I mentioned movies and books earlier where we see the cycle of violence perpetuating, with the characters repaying violence with violence.  There is one example I found though, where this cycle of violence is broken by the hero taking up his metaphorical cross, and that is in the Harry Potter books, especially the seventh and final book in the series.

Spoiler alert, if you haven’t read the books yet or seen the movies – if you don’t want to know how they end, you might want to plug your ears or leave the room for the next couple of minutes.

So the overall story is an epic battle between good, represented by Harry and his friends; and evil, represented by Voldemort and his followers.  The series starts out perpetuating the cycle of violence, where Voldemort does something bad and Harry and his friends fight back.  The one point in the books that upset me the most the first time I read them was when Harry and his gang started using the so-called “Unforgivable Curses” – magic that was so bad that the use of these spells meant automatic imprisonment – they were unforgivable.  Up until this point, they had been used only by Voldemort and his followers, but in the last book, the so-called good guys start using these unforgivable curses.  The cycle of violence had escalated to the point where both sides were using worse and worse violence.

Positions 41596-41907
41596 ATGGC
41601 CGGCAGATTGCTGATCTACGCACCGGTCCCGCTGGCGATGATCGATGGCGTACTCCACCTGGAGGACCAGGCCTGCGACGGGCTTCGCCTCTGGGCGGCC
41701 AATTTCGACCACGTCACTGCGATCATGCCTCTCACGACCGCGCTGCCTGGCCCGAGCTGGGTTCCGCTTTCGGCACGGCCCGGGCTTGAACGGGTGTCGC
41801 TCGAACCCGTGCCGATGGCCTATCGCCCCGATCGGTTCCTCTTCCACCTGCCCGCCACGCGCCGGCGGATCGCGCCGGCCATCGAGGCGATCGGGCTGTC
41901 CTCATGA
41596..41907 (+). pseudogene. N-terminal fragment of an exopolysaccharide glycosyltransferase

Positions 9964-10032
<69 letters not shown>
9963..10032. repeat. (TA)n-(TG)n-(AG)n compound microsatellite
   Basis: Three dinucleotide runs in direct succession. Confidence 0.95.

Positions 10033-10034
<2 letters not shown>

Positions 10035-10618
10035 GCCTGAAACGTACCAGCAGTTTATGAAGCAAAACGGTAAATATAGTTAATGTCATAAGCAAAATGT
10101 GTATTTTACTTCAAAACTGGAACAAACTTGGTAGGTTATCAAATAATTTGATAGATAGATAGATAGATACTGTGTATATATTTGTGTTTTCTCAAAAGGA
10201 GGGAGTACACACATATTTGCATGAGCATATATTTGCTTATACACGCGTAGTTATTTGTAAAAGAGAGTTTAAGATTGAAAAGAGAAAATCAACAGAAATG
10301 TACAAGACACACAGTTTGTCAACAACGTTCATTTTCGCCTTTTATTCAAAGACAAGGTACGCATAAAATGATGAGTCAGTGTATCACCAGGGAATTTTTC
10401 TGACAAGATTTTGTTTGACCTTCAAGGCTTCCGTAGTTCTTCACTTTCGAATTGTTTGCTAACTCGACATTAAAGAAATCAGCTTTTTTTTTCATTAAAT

But then towards the end of the seventh and final book, Harry comes to a realization that Voldemort can’t be defeated using the violence that he is perpetuating.  In a scene that is dramatic for its lack of action and violence, Harry begins a long quiet walk to the Forbidden Forest to meet Voldemort.  He doesn’t want to go, but he knows that he needs to go in order to bring an end to the fighting.  And when he comes face-to-face with Voldemort, he doesn’t fight back.  He doesn’t resist.  He allows Voldemort to kill him, and in doing so, all of Voldemort’s powers of death and violence are finally broken and disappear.  The cycle of violence was broken because one of the participants refused to participate in it.